By New Times
By Derek Askey
By Mark Deming
By Serene Dominic
By Jason Keil
By Robrt L. Pela and Amy Silverman
By Jeff Moses
By Serene Dominic
Modest Mouse front man Isaac Brock has never been reticent about his psychoses. He'll freely talk of the demons in his head that speak to him, and allude to his confrontations with the devil. He's something of a neurotic visionary, clinically sane compared to notorious alt-rock weirdoes Daniel Johnston or Wesley Willis, but prone to mental states that the rest of us will never understand.
Modest Mouse, through Brock's songwriting, has been exploring various strata since inception the stark earthly terrain of This Is a Long Drive for Someone With Nothing to Think About; the strip malls, highways and regional madness on Lonesome Crowded West; and the nether regions of the universe on The Moon and Antarctica. Now on his long-in-the-making debut solo (almost) LP, Sharpen Your Teeth, Brock (as Ugly Casanova) has composed a dense mindfuck journey through his own inner time-space continuum.
Blessed with immense talents of evocation, Brock sinks the listener into a montage of city-girl vignettes, parasitic fatalism, and existential realizations. With the assistance of friends Brian Deck (who co-produced the album with Brock), John Orth, Tim Rutilli (Califone/Red Red Meat) and Pall Jenkins (Black Heart Procession), he's created a sonically complex, multilayered cacophony of twanging, pahrumping, and exclamatory harmonics.
Brock's aural travails as Ugly Casanova range from sinister to melancholic, some suggesting recidivism to Modest Mouse's more delicate moments, like the space-rock crooner "So Long to the Holidays." Several tracks have a subconscious honky-tonk flair, fitting accompaniment for the pessimism expressed, for example, on "Hotcha Girls," where he sings "Suck it up, take a ride and take a walk/Don't you know that old folks' homes smell so much like my own."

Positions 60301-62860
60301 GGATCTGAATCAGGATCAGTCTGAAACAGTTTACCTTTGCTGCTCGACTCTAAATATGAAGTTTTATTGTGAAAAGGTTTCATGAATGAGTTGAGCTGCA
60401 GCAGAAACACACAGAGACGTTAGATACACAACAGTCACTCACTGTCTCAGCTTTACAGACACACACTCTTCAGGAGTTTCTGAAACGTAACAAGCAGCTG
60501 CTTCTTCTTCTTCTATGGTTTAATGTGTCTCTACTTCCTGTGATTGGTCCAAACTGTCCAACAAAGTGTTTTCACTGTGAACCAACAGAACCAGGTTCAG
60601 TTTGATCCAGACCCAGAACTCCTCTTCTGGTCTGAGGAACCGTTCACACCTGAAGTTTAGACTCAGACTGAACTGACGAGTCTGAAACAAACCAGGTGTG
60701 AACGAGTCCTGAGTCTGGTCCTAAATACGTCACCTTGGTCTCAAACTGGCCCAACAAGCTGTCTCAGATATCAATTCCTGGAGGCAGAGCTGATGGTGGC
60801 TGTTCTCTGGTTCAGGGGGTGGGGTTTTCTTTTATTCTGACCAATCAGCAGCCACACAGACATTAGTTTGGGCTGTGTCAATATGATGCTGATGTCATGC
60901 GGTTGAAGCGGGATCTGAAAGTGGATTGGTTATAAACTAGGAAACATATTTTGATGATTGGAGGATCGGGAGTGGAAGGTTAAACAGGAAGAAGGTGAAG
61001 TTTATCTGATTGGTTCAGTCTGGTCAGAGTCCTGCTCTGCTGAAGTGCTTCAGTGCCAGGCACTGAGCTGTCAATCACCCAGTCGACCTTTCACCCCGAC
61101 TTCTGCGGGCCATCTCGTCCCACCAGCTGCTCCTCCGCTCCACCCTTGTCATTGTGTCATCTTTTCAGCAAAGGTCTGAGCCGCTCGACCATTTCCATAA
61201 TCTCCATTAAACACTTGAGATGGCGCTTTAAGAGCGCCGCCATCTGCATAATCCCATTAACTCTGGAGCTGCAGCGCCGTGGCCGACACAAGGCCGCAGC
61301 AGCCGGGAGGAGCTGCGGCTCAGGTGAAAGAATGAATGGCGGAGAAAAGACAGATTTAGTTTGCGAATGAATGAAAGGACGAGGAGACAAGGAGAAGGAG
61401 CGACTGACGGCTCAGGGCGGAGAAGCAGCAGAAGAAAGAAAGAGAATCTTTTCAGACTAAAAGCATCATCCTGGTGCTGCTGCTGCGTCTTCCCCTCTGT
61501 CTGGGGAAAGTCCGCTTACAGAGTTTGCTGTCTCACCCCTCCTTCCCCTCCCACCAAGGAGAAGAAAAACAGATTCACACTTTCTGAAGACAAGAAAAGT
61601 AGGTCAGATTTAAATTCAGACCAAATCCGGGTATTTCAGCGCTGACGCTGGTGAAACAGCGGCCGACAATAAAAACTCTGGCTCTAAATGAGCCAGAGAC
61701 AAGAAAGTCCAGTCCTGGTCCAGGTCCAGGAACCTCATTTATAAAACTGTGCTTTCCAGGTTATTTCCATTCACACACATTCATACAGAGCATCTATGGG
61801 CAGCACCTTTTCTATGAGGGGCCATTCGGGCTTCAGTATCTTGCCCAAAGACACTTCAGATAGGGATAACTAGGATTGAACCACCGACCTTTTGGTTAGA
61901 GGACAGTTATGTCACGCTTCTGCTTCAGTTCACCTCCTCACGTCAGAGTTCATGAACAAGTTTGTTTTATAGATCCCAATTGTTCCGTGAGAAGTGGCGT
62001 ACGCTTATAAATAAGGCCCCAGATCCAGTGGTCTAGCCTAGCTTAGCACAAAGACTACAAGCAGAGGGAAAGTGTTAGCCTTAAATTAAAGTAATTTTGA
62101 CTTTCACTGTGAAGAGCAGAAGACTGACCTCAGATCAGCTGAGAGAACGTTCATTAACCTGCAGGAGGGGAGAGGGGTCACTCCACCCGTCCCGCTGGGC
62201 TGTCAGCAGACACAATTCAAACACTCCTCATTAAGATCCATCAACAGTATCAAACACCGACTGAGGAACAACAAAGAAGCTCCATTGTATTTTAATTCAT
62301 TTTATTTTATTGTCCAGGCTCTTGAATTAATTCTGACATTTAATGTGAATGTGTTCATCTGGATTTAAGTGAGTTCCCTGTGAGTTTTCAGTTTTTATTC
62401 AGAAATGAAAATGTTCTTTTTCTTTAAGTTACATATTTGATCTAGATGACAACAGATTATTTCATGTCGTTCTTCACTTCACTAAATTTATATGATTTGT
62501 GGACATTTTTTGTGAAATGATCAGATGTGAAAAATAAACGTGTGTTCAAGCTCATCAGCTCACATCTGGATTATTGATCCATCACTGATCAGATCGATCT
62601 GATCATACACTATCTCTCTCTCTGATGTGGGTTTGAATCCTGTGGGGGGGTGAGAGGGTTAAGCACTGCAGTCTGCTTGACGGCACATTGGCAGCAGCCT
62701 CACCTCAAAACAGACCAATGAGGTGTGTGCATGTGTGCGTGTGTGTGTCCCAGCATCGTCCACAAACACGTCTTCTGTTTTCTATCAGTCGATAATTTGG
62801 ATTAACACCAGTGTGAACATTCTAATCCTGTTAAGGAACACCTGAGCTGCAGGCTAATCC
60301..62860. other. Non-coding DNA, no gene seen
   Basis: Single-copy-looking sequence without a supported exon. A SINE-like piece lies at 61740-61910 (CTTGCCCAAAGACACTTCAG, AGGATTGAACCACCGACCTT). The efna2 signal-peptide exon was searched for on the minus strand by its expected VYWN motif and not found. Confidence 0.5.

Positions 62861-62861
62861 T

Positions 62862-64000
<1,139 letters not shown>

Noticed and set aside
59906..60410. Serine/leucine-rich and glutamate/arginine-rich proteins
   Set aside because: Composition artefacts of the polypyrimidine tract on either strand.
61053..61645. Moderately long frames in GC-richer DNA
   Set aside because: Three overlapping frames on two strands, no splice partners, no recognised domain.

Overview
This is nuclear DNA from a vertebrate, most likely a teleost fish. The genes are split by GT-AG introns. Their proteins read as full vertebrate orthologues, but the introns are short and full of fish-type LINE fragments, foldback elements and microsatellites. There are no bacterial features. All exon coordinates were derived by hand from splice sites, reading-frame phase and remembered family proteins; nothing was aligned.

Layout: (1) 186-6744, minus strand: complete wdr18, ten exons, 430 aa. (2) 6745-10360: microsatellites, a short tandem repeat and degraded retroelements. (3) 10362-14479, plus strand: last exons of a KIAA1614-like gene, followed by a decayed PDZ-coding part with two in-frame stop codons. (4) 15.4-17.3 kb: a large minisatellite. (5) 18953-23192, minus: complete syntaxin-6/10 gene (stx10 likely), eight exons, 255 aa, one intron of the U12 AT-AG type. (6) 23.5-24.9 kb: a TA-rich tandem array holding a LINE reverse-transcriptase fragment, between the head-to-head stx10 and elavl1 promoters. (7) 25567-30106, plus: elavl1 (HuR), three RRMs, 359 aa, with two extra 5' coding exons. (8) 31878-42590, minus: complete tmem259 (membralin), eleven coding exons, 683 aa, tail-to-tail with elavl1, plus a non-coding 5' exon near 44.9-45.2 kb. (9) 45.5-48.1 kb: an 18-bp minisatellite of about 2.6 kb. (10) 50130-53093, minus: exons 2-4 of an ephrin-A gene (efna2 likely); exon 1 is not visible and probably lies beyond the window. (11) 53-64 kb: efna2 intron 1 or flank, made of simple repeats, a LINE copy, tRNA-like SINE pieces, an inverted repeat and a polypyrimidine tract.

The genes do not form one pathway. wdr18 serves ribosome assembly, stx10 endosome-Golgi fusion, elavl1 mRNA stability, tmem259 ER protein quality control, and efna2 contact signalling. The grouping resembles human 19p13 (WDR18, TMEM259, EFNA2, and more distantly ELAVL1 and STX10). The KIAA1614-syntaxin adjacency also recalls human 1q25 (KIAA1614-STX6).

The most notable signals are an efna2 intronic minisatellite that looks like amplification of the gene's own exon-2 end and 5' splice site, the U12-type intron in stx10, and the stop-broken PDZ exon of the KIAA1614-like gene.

On "Parasites," the insistently strummed march driven by bah-rump-pum-pum trumpets, Brock busts out, with a literary flair, an indictment of the bourgeois: "It was hot and time was sticking to my skin/We're all a punch line to a joke that they won't let us in on/And all your thoughts, they rot." The declarative "Pacifico" is new territory for Brock, but instantly familiar to anyone who's spent quality drunken time listening to Tom Waits. Toward the end of Sharpen Your Teeth, Brock even sheds humor on his oft-reported (and witnessed) prodigious substance intake on the playful "Things I Don't Remember."
Sharpen Your Teeth could easily pass for a new Modest Mouse LP on first inspection, but its mental instability and near-psychedelic tapestries of sound soon dispel that idea. It sounds nothing like Pink Floyd, but approximates Floyd in its subtleties and sonic nuances; every listen to the album exposes a quirk not previously noted. As for Brock, as long as he can produce records this ambitious and complex, we're better off if he avoids any psycho-corrective medication.